The Friends of Congress Square Park on Thursday turned in petitions with more than 4,000 signatures to force a June ballot initiative that, if approved, would make it harder for the city to sell and develop 60 parcels of open space.

The initiative would change Portland’s Land Bank ordinance, which currently includes 25 properties and requires approval of six out of nine city councilors to sell any of them. The group is looking to add 35 properties to that list, including Congress Square Plaza, the Eastern Promenade and the Western Promenade. Those 35 properties can now be sold by a simple majority vote of the City Council.

The City Council voted 6-3 last fall to sell two-thirds of Congress Square Plaza to the developer renovating the adjacent hotel. Passage of the citizen initiative could prevent the sale from being completed.

The group collected roughly 4,000 signatures on Election Day in November, which is a city record for a citizen initiative, according to Frank Turek, the group’s president.

“I think it speaks to how enthusiastic people are to see this on the ballot,” Turek said, flanked by supporters including City Council candidates Wells Lyons and Chris Shorr at a news conference at City Hall. “But there’s a cloud hanging over this.”

The city is fighting the petition effort, arguing that the land protection ordinance is administrative, and not subject to a citizens initiative. The city’s attorney has said that allowing the referendum on an administrative decision by the council sets a potentially disruptive precedent.


Portland officials initially refused to provide the group with petitions, but the group sued in Superior Court and won the right to collect signatures. In November, the city filed an appeal with the Maine Law Court, which has set an expedited schedule for hearing the case.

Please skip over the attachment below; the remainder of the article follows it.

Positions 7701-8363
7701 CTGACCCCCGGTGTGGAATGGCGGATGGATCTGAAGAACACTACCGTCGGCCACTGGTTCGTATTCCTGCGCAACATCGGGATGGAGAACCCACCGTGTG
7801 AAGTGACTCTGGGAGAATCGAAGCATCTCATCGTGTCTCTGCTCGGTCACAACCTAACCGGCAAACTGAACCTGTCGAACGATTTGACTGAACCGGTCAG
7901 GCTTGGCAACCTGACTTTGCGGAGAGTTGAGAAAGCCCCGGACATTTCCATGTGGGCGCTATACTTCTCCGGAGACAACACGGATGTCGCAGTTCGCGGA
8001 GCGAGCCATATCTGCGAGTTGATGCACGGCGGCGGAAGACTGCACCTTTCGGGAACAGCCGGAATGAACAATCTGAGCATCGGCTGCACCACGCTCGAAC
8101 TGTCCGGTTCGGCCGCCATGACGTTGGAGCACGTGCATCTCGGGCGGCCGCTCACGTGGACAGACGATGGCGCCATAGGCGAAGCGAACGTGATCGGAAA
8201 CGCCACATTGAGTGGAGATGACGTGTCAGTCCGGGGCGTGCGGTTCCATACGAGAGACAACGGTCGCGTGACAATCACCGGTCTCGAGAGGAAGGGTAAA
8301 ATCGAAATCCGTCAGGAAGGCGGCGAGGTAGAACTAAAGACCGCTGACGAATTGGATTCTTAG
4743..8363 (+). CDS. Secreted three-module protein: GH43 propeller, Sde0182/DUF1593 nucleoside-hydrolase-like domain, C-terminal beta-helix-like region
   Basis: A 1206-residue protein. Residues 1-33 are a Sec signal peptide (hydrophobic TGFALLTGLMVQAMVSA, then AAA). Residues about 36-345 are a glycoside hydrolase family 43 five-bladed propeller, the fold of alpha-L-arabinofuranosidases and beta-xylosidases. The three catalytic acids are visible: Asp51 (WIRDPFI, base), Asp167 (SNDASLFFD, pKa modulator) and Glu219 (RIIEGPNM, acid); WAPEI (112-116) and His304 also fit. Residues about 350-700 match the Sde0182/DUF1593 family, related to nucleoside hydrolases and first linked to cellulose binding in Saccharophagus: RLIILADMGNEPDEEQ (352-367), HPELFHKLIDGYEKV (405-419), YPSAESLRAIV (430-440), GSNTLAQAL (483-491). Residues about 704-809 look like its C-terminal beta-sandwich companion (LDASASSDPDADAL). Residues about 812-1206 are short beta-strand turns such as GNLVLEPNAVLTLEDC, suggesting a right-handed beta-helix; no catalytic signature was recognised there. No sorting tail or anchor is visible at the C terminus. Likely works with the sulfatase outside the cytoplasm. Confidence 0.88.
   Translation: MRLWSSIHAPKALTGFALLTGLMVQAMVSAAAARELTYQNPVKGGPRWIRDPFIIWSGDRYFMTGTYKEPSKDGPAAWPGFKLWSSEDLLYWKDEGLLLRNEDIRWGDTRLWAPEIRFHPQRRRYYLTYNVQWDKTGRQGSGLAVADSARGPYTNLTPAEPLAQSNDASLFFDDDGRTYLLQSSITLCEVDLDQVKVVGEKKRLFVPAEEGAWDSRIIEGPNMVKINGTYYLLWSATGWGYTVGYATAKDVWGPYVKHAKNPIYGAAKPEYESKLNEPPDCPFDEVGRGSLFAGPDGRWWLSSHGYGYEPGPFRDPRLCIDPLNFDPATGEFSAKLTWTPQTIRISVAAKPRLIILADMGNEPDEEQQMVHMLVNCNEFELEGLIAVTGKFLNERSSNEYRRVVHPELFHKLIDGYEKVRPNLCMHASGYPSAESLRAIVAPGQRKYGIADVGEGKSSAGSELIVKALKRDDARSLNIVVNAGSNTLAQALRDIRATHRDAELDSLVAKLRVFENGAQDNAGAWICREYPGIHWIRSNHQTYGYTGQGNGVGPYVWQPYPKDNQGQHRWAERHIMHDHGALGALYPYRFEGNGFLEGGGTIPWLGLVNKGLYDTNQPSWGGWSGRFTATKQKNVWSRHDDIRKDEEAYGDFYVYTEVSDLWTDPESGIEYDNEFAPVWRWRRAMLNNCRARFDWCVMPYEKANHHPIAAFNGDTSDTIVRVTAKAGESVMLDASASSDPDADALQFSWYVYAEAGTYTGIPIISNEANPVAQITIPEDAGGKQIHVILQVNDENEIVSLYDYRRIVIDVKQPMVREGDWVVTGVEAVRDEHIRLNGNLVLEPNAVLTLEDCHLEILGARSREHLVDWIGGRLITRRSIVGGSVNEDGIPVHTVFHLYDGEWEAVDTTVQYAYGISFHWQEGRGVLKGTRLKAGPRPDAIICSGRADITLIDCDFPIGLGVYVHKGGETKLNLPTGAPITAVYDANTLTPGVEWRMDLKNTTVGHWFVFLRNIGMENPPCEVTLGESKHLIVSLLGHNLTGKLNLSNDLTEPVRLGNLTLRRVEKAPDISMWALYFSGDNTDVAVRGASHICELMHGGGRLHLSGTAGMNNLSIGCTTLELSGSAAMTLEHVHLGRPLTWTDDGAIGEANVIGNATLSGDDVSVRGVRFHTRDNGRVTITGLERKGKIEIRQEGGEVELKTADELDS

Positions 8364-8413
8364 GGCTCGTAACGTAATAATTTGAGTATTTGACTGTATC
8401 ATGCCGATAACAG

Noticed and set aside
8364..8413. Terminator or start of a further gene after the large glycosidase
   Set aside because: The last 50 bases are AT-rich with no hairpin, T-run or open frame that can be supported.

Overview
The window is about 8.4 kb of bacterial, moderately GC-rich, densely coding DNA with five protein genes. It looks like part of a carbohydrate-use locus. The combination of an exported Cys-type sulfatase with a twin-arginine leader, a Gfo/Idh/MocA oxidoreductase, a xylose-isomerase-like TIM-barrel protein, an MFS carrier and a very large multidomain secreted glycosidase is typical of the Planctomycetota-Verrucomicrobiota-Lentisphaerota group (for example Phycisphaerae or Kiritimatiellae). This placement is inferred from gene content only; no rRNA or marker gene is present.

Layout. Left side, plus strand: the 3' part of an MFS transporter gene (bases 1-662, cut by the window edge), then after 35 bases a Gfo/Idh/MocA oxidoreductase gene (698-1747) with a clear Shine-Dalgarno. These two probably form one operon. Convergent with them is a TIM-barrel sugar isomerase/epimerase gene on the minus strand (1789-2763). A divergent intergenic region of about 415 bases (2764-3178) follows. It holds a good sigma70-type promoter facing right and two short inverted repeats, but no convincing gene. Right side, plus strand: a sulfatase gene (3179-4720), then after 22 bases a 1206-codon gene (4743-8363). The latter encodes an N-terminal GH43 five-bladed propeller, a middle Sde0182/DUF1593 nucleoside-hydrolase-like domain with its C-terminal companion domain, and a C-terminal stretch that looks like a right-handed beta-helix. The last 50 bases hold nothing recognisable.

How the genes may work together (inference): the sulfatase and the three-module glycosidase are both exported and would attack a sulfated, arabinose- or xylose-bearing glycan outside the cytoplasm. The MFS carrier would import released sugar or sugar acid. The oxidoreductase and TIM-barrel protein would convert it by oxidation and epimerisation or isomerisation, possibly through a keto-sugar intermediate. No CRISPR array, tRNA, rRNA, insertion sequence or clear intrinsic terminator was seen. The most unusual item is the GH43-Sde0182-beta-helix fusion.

In addition to adding properties to the Land Bank, the proposed ordinance would make it more difficult to sell Land Bank properties.

The initiative would require eight of the nine city councilors to vote in favor of selling protected open spaces outright. If only six or seven councilors supported a sale, the decision would be put to city voters.

The sale of Congress Square Plaza could be nullified if the new ordinance is enacted, because the request for petition forms was filed before the council’s vote.

The City Clerk’s Office will have 15 days to verify them. Only 1,500 valid signatures are needed.

If the group meets the signature requirements, the City Council must set a date for a public hearing on the referendum to be held within 30 days. The City Council could then decide to enact the proposed referendum, send it to voters as is, or make minor changes to the wording.

Randy Billings can be contacted at 791-6346 or at:

Twitter: @randybillings

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